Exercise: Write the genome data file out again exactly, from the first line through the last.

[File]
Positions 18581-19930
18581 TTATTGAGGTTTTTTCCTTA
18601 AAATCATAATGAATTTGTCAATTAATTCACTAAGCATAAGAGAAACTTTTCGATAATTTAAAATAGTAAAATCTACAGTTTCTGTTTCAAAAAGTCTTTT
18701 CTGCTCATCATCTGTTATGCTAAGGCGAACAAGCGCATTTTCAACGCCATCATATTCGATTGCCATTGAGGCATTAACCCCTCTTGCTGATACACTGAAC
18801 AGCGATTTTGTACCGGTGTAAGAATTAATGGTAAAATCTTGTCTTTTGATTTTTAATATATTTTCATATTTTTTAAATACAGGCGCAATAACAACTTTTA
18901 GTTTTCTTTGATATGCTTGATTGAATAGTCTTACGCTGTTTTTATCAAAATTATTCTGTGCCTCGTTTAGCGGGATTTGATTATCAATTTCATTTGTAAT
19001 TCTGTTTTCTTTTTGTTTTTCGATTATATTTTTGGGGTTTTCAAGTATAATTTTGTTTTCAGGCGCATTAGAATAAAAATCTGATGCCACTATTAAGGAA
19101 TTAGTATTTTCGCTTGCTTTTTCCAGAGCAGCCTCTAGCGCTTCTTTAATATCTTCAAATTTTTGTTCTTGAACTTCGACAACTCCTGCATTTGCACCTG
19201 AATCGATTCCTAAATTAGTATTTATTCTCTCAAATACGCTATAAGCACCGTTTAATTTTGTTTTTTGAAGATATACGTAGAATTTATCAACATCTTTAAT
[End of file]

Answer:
Positions 18581-19930
18581 TTATTGAGGTTTTTTCCTTA
18601 AAATCATAATGAATTTGTCAATTAATTCACTAAGCATAAGAGAAACTTTTCGATAATTTAAAATAGTAAAATCTACAGTTTCTGTTTCAAAAAGTCTTTT
18701 CTGCTCATCATCTGTTATGCTAAGGCGAACAAGCGCATTTTCAACGCCATCATATTCGATTGCCATTGAGGCATTAACCCCTCTTGCTGATACACTGAAC
18801 AGCGATTTTGTACCGGTGTAAGAATTAATGGTAAAATCTTGTCTTTTGATTTTTAATATATTTTCATATTTTTTAAATACAGGCGCAATAACAACTTTTA
18901 GTTTTCTTTGATATGCTTGATTGAATAGTCTTACGCTGTTTTTATCAAAATTATTCTGTGCCTCGTTTAGCGGGATTTGATTATCAATTTCATTTGTAAT
19001 TCTGTTTTCTTTTTGTTTTTCGATTATATTTTTGGGGTTTTCAAGTATAATTTTGTTTTCAGGCGCATTAGAATAAAAATCTGATGCCACTATTAAGGAA
19101 TTAGTATTTTCGCTTGCTTTTTCCAGAGCAGCCTCTAGCGCTTCTTTAATATCTTCAAATTTTTGTTCTTGAACTTCGACAACTCCTGCATTTGCACCTG
19201 AATCGATTCCTAAATTAGTATTTATTCTCTCAAATACGCTATAAGCACCGTTTAATTTTGTTTTTTGAAGATATACGTAGAATTTATCAACATCTTTAAT